By Barney Jopson and Helen Thomas in New York and Samantha Pearson in São Paulo

When Walmart reports its earnings on Tuesday, the familiar divide between a stagnant US and high-growth emerging markets is likely to be muddied by Brazil, a country where its performance is middling and it is exploring a deal to buck things up.
The US retailer, the world’s biggest by sales, has hired UBS to examine a potential bid for the Brazilian business of Carrefour, the French world number two, according to people familiar with the matter – although Carrefour insists the business is not for sale.

The move highlights Walmart’s search for higher profits in a fast-growing country where it is yet to find its groove, though it already owns 484 stores serving an expanding middle class that has become a fixture in global investment trends.
The US retailer entered Brazil in 1995, when the country was still emerging from decades of hyper-inflation and economic mismanagement. It opened 25 stores before its first acquisition in 2004 and its experience illustrates the difficulty of converting rising consumer wealth into a good business.
Walmart has refused to comment on rumours of its interest in Carrefour’s Brazilian operations, but when it reported its results for 2010 the company said: “We are disappointed with this year’s results in Brazil.”
The company said it was implementing changes to turn things round, but this June Doug McMillon, head of Walmart’s $109bn international business, told journalists Brazil had not been as profitable as Walmart would like.
The company is Brazil’s third-biggest retailer by sales and Carrefour’s business is number two, but takeover speculation has swirled around it since the French company unearthed accounting and management problems in the country last year.
Last month a proposed merger between Carrefour in Brazil and Grupo Pão de Açúcar, the sector leader, fell apart in the face of opposition from Casino, another French retailer with a stake in Pão de Açúcar.
Carrefour has come under pressure from prominent investors to sell assets as it struggles to boost profits in France – and some analysts suggest the company as a whole is vulnerable to a bid.
For Walmart, the economies of scale from a Brazil acquisition could help to raise its profit margins by letting it plug Carrefour into its ultra-efficient logistics system and pump more goods into it.
Walmart says it is already investing about $775m into upgrading logistics and technology in Brazil as well as in opening 80 stores.
Renato Prado, an analyst at Banco Fator in São Paulo, said: “Margins are very tight in the sector so the cost of logistics makes a big difference … Walmart and Carrefour’s logistics are very similar so it would be easier to find synergies.”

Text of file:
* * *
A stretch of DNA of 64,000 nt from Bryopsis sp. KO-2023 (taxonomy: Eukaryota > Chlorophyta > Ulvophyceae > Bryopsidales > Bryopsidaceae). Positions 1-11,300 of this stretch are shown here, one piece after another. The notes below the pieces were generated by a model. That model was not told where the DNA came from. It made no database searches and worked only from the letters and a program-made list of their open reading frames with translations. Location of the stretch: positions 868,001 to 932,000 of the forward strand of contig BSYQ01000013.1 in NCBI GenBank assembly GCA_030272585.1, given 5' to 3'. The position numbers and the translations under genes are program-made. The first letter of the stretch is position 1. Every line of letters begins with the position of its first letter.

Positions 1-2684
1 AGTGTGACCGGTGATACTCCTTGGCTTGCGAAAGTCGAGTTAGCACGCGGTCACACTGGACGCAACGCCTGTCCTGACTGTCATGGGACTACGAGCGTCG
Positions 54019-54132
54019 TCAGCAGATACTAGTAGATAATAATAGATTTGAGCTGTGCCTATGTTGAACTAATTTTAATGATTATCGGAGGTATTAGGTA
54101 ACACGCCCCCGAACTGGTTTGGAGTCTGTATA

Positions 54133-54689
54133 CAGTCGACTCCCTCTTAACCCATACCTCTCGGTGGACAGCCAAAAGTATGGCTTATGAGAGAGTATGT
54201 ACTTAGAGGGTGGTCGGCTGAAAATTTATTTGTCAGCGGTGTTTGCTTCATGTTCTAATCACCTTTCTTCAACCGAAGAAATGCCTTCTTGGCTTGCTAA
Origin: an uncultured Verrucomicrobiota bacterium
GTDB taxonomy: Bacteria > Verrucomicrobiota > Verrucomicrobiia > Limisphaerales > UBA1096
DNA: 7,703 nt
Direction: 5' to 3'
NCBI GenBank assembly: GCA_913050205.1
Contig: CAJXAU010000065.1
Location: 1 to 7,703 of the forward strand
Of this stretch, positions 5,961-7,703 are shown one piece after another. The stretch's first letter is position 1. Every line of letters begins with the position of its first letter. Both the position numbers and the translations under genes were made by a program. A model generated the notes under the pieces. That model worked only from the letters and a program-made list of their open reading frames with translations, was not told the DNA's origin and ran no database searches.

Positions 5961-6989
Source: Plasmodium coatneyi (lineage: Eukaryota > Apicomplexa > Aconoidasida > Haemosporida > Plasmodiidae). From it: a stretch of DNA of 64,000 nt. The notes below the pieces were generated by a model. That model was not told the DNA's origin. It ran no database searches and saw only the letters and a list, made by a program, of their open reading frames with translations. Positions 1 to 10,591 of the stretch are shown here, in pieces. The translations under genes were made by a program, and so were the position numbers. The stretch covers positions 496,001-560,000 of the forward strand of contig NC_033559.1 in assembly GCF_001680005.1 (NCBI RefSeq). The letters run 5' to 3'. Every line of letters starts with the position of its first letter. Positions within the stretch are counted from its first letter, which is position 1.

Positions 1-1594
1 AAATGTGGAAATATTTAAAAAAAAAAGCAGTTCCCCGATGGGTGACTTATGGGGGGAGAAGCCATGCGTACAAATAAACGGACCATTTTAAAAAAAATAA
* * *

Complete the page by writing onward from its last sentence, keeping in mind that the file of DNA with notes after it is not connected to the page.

Walmart is an experienced acquirer – its first forays outside the US into Canada and Mexico involved takeovers in the early 1990s – but that does not mean implementation has got any easier.
Its stores in Brazil include 118 acquired when it bought Bompreço in the country’s north-east, and 140 taken on when it bought Sonae in the south, but its sales have suffered as it has tried to convert them to its trademark “everyday low prices”.
Walmart’s unchanging cheap prices contrast with the more dynamic “high-low” strategy of yo-yoing discounts and mark-ups – and Brazilians have not got used to the American way. Walmart’s like-for-like sales fell 8 per cent in the quarter to April 30 and its gross profit margin declined too.
Mike Duke, Walmart’s chief executive, said at its last earnings: “I believe that the transition under way [to everyday low prices] is right for our customers, though it will take time to shift the culture and improve the profitability.”
While Carrefour’s 236 stores could help to raise Walmart’s profitability and broaden its presence in São Paulo and the south, it could also aggravate its difficulties by requiring another tough transition to Walmartism.
Neil Currie, global head of consumer research at Dahlman Rose & Co, says: “Retailing is littered with acquisitions that made a lot of sense on paper and then failed in the execution.”
But Walmart needs big emerging economies to offset stagnant growth in the US, where analysts expect it to report a ninth-consecutive quarter of falling like-for-like sales on Tuesday.
If Carrefour did put its Brazil business up for sale, another incentive for Walmart to buy would be simple obstructionism: it would prevent a multinational rival such as Tesco – which does not have a presence in Latin America – from buying a new vehicle to compete against it.

Additional reporting by James Boxell and Andrea Felsted

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